In these politically charged times of escalating bigotry and jingoism, a crucial function of literature is to document prevailing political unrest and provide astute social commentary. However, if you are anything like me, you might find books that are too preachy, sombre or didactic a turn-off, preferring to read something that is more enjoyable.
Do you at times feel guilty for reading page-turners that are highly entertaining yet vacuous? Turns out, you CAN have the best of both worlds. I have rounded up stellar May releases which tackle socially relevant themes in an engaging and understated way which means you don’t have to compromise your reading pleasure to get stimulating insight into timely political issues.
These Dividing Walls by Fran Cooper – This stunning debut is a delicately written story which explores the parallel lives of individuals who inhabit a building in Parisian suburbs. The writing tantalizingly evokes the sights and sounds of Paris while also giving us an eye-opening perspective of a side of the city that we don’t know much about. It is a nuanced portrayal of relationships and the whole spectrum of human emotions. Fran shrewdly intersperses her poetic narrative with searing insight into how Islamophobia, religious hatred and racism are very much a part of the social fabric of Paris.
The End We Start From by Megan Hunter (May 18, UK; November 7, U.S.) – Another debut which features gracefully understated prose but packs a powerful emotional punch. This is an intimate, moving story of a mother who is left alone to take care of her infant son after London is flooded and they are forced to evacuate. The End We Start From takes an inventive, poetic approach to the ‘immigrant novel’ genre. The writing has a very haunting and immersive quality to it which will have you thinking about it months after you have finished reading it. This emotionally resonating story is atmospheric and oddly chilling.
October by China Mieville – China Mieville is known for his genre defying stories and for writing path-breaking fantasy fiction. This is his first foray into history and it might be one of his most comprehensible books to date. He coherently reconstructs the events that led to the Russian Revolution and even though we know how the book is going to end, it makes for thrilling read. October is surprisingly humorous and informative and a stimulating book which reasserts the necessity of revolutions.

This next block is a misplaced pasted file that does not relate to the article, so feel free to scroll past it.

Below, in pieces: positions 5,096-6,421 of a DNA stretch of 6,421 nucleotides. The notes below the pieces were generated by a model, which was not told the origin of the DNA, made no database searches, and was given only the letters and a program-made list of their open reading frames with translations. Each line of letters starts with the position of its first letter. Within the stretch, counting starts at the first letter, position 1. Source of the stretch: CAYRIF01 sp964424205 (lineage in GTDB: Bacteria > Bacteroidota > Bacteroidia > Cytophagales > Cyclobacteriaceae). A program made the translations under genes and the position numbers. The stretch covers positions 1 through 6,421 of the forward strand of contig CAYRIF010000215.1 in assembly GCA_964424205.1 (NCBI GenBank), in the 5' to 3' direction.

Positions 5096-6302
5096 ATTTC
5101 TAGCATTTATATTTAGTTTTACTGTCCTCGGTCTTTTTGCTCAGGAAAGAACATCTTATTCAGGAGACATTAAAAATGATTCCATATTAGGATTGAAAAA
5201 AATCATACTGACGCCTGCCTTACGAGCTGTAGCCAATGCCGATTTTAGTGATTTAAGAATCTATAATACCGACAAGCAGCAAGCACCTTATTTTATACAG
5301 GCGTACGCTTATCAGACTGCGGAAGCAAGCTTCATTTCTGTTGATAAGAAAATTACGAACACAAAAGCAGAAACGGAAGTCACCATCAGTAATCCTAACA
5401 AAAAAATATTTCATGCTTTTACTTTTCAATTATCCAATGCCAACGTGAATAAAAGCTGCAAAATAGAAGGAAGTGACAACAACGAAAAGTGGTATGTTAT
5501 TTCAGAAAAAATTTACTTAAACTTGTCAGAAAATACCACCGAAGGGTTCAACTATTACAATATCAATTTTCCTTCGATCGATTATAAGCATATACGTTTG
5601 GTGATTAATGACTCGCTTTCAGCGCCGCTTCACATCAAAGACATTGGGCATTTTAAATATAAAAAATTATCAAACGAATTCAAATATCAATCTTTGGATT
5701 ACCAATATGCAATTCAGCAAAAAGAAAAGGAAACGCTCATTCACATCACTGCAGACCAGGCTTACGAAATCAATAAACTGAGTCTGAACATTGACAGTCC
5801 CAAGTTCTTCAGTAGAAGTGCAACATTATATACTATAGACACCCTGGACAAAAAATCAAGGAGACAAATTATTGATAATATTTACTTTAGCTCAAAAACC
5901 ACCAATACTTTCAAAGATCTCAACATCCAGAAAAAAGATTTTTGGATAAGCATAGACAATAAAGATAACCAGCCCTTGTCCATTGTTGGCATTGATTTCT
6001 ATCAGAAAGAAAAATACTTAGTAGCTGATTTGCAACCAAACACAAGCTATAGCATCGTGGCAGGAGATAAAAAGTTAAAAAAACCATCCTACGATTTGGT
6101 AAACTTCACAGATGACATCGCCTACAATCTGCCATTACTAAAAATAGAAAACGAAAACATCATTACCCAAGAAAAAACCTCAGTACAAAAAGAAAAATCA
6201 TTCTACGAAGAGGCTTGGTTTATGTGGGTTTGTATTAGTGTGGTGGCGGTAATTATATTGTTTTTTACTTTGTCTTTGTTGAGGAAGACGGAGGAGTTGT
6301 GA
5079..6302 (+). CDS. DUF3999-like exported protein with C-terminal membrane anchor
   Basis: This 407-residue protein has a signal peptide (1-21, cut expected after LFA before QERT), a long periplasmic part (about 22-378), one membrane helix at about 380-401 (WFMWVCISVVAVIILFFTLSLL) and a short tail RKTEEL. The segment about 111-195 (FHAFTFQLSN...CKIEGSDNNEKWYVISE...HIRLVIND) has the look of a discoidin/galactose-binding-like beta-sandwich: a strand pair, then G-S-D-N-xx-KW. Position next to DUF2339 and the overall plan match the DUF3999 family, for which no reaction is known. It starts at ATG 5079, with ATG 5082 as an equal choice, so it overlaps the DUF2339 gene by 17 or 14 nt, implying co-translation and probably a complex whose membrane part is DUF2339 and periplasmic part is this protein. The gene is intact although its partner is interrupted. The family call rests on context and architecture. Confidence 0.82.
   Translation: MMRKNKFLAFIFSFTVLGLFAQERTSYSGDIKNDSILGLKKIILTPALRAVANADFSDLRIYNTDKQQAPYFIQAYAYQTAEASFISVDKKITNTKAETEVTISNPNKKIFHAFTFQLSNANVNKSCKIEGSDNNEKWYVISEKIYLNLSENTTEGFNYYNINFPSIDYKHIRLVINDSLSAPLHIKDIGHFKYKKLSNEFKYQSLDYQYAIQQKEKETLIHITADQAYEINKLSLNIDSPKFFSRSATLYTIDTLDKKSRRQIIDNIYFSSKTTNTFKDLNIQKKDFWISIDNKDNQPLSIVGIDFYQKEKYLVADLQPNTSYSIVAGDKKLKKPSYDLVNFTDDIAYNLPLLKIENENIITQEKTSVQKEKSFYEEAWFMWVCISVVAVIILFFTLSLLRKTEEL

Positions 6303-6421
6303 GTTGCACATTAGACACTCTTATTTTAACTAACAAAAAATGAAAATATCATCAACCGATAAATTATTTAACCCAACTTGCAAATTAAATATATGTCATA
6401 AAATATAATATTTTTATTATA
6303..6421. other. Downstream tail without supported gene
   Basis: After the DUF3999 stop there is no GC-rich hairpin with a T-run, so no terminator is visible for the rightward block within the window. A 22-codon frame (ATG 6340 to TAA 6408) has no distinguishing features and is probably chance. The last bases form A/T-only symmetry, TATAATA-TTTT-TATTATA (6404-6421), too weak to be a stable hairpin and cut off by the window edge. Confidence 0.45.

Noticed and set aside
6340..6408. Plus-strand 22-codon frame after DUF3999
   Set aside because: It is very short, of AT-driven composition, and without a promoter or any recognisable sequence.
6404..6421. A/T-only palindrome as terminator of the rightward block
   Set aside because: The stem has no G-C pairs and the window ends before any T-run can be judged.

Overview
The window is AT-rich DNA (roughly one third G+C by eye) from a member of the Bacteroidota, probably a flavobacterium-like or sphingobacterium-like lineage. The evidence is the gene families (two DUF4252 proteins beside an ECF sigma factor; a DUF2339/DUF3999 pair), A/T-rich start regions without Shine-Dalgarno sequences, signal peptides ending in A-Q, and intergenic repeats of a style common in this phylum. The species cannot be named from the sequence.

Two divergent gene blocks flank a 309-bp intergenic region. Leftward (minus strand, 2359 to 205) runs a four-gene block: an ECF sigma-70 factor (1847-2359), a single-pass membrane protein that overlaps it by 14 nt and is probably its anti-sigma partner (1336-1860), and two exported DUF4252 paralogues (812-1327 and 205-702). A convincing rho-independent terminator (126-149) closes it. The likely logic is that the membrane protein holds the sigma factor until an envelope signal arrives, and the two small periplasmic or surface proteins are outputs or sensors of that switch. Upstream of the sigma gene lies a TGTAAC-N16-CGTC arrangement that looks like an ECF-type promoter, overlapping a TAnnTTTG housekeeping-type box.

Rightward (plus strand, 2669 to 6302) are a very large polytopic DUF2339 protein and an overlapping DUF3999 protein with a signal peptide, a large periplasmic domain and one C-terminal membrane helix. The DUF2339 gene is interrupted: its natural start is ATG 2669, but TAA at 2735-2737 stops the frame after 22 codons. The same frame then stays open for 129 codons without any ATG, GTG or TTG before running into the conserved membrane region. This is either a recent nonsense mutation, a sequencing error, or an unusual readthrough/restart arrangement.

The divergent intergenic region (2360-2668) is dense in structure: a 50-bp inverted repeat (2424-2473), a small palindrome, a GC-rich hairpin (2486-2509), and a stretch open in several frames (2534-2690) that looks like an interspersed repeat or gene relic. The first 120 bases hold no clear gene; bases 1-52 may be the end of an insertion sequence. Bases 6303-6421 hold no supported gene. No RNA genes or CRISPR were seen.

The White Boy Shuffle by Paul Beatty – This is the debut novel the writer of the Man Booker winner The Sellout, which also happens to be one of my favourite books ever. The White Boy Shuffle was initially published in 1996 but this month his publishers, Oneworld reissued his back-list which is how I came to know about it. This relentlessly funny book draws an unflinching and outrageously funny portrayal of an African American man in America and attitudes towards racism. It is an acerbic and razor-sharp social commentary on civil rights and America’s cultural landscape. Incendiary and hilarious, this book is mad fun.
Radical Hope: Letters of Love and Dissent in Dangerous Times, edited by Carolina De Robertis – The current political climate is bound to cause disillusionment among many of us so what could be better than a compilation of inspiring and thought-provoking letters from your favourite writers? Featuring eminent writers from Claire Messud, Junot Diaz, and Hari Kunzru to Viet Thanh Nguyen and Karen Joy Fowler, this passionate collection is uplifting, reassuring and will help you navigate your way through post-election pessimism.